Home >News >India >Heatwave, unusually late monsoon, record rains: Delhi's peculiar July weather

July was meteorologically peculiar for Delhi as it witnessed five heatwave days, the maximum since 2012, an unusual two-week-delayed monsoon, and rainfall that broke records of nearly two decades.

The month started with the national capital recording three heatwave days on the trot -- July 1, July 2 and July 3.

The mean maximum temperature for July was 36.5 degrees Celsius against the long-period average of 35.5 degrees Celsius.

The weather office had a hard time accurately predicting when the monsoon would reach the capital and came under sharp criticism when the wind system repetitively gave Delhi a miss despite favourable conditions.

Despite the monsoon reaching Delhi only on July 13, making it the most-delayed in 19 years, the capital recorded 16 rainy days in the month, the maximum in the last four years. Three rainy days were recorded before the monsoon reached the city, according to India Meteorological Department data.

The Safdarjung Observatory, considered the official marker for the city, received 507.1 mm rainfall this July, which was nearly 141 per cent above the long-period average of 210.6 mm. It was also the maximum rainfall in the month since July 2003, and the second highest ever.

In 2013, Delhi had received 340.5mm rainfall. The all-time record is 632.2mm precipitation in July in 2003, according to the IMD.

Overall, Delhi has gauged 570.1mm rainfall so far since June 1, when the monsoon season starts, against the normal of 281.9mm -- which is an excess of 102 per cent.

Of the 16 rainy days in July, Delhi received heavy rainfall on three occasions -- July 18-19 (69.6mm), July 26-27 (100mm) and July 29-30 (72mm).

Most of the 100mm rainfall recorded on July 26-27 occurred in just three hours. It was also the maximum rainfall in 24 hours in the month of July in eight years. In 2013, Delhi had received 123.4mm rainfall on July 21.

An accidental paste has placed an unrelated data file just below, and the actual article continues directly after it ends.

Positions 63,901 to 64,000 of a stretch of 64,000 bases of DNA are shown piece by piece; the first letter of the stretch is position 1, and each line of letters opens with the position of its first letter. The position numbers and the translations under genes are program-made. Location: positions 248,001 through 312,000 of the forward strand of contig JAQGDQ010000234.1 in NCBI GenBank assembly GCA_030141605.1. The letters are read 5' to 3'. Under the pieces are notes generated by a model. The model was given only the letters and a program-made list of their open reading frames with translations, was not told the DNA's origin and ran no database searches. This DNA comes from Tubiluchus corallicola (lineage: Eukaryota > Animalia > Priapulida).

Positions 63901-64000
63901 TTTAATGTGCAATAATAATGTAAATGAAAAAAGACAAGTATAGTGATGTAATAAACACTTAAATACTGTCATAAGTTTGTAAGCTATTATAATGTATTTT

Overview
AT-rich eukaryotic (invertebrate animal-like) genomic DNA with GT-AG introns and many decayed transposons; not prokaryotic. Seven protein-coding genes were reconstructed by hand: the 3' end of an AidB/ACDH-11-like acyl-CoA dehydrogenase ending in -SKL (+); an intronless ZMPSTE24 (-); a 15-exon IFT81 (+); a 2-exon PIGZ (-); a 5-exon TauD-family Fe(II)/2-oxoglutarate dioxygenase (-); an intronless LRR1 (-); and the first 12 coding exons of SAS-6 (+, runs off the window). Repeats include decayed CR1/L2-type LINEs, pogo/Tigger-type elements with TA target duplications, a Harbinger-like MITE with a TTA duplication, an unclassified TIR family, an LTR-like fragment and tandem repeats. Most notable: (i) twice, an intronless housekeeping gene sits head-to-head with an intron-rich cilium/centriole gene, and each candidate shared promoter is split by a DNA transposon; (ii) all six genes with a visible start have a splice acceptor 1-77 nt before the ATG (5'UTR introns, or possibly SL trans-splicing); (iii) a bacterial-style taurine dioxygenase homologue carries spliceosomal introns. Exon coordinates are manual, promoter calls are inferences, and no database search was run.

Besides, heavy rainfall events were also observed at the Ridge observatory on July 15 (107.4mm) and the Palam observatory on July 20 (67.6mm) and July 28 (68.7mm).

Rainfall recorded below 15 mm is considered light, between 15 and 64.5 mm is moderate, between 64.5 mm and 115.5 mm is heavy, between 115.6 and 204.4 is very heavy. Anything above 204.4 mm is considered extremely heavy rainfall.

The IMD measures monsoon performance in five categories -- large excess (rainfall is above 60 per cent of normal), excess (20 per cent to 59 per cent more than average), normal (minus 19 to 19 per cent of normal), deficit (minus 20 per cent to minus 59 per cent) and large deficit (60 per cent below normal).

Mahesh Palawat, vice president (meteorology) at Skymet Weather, a private forecasting agency, said the extreme weather events in July this year were directly linked to climate change.

“Such contrasting weather events in the same month are very unusual. It was extremely hot as there was no rain for the first half of the month," he said.

And then, within 12 to 15 days, Delhi received 2.7 times the average rainfall.

An increase was noticed in the frequency of low-pressure areas, which moved towards northwest India instead of western India, Palawat said.

Climate change is causing a rise in air temperatures and increasing the moisture-carrying capacity of the air, which in-turn is leading to the formation of Cumulonimbus clouds, which extend vertically up to 14 kilometres and are rare in the monsoon season, he said.

These Cumulonimbus clouds, which are related with very extreme weather conditions, have been resulting in torrential downpours and frequent lightning, Palawat said.

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